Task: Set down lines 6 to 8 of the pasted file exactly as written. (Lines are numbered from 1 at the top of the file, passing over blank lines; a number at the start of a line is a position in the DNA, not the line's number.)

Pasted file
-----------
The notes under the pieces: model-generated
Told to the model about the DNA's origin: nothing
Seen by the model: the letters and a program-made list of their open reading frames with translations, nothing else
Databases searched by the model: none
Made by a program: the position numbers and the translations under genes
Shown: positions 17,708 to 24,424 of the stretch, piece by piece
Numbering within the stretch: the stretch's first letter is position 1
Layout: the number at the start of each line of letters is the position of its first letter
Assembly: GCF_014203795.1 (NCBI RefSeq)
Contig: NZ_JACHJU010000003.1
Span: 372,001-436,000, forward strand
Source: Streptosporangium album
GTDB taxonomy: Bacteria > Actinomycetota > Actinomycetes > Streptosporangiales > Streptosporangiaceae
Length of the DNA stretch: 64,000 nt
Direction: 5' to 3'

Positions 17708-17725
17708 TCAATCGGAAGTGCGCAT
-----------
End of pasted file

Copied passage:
Shown: positions 17,708 to 24,424 of the stretch, piece by piece
Numbering within the stretch: the stretch's first letter is position 1
Layout: the number at the start of each line of letters is the position of its first letter